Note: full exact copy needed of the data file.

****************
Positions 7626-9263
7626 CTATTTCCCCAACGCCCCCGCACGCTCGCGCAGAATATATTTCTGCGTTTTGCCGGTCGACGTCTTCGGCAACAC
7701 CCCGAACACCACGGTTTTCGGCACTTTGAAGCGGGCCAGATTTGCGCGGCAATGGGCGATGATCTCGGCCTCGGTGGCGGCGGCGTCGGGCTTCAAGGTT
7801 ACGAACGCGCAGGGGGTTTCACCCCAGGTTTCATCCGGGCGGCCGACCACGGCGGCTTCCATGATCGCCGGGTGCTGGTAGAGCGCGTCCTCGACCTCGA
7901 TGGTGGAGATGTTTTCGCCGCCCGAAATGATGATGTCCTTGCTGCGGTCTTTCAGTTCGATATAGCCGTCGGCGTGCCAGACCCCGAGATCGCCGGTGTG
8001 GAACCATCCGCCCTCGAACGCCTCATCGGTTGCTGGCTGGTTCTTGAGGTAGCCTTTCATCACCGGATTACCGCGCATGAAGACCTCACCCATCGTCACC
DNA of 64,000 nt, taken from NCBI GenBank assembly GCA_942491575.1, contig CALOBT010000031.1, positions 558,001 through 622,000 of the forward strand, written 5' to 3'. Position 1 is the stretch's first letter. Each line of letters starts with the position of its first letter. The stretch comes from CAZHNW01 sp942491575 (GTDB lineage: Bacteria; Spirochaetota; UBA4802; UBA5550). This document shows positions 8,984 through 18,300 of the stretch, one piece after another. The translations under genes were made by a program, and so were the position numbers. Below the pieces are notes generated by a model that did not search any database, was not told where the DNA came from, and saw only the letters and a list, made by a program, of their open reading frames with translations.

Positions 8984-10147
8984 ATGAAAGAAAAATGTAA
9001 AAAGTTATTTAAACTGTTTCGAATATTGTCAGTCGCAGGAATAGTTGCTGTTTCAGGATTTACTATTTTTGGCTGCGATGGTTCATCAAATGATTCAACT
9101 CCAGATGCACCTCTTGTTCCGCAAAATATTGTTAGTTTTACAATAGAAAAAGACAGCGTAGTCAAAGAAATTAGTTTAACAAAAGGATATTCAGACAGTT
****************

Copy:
Positions 7626-9263
7626 CTATTTCCCCAACGCCCCCGCACGCTCGCGCAGAATATATTTCTGCGTTTTGCCGGTCGACGTCTTCGGCAACAC
7701 CCCGAACACCACGGTTTTCGGCACTTTGAAGCGGGCCAGATTTGCGCGGCAATGGGCGATGATCTCGGCCTCGGTGGCGGCGGCGTCGGGCTTCAAGGTT
7801 ACGAACGCGCAGGGGGTTTCACCCCAGGTTTCATCCGGGCGGCCGACCACGGCGGCTTCCATGATCGCCGGGTGCTGGTAGAGCGCGTCCTCGACCTCGA
7901 TGGTGGAGATGTTTTCGCCGCCCGAAATGATGATGTCCTTGCTGCGGTCTTTCAGTTCGATATAGCCGTCGGCGTGCCAGACCCCGAGATCGCCGGTGTG
8001 GAACCATCCGCCCTCGAACGCCTCATCGGTTGCTGGCTGGTTCTTGAGGTAGCCTTTCATCACCGGATTACCGCGCATGAAGACCTCACCCATCGTCACC
DNA of 64,000 nt, taken from NCBI GenBank assembly GCA_942491575.1, contig CALOBT010000031.1, positions 558,001 through 622,000 of the forward strand, written 5' to 3'. Position 1 is the stretch's first letter. Each line of letters starts with the position of its first letter. The stretch comes from CAZHNW01 sp942491575 (GTDB lineage: Bacteria; Spirochaetota; UBA4802; UBA5550). This document shows positions 8,984 through 18,300 of the stretch, one piece after another. The translations under genes were made by a program, and so were the position numbers. Below the pieces are notes generated by a model that did not search any database, was not told where the DNA came from, and saw only the letters and a list, made by a program, of their open reading frames with translations.

Positions 8984-10147
8984 ATGAAAGAAAAATGTAA
9001 AAAGTTATTTAAACTGTTTCGAATATTGTCAGTCGCAGGAATAGTTGCTGTTTCAGGATTTACTATTTTTGGCTGCGATGGTTCATCAAATGATTCAACT
9101 CCAGATGCACCTCTTGTTCCGCAAAATATTGTTAGTTTTACAATAGAAAAAGACAGCGTAGTCAAAGAAATTAGTTTAACAAAAGGATATTCAGACAGTT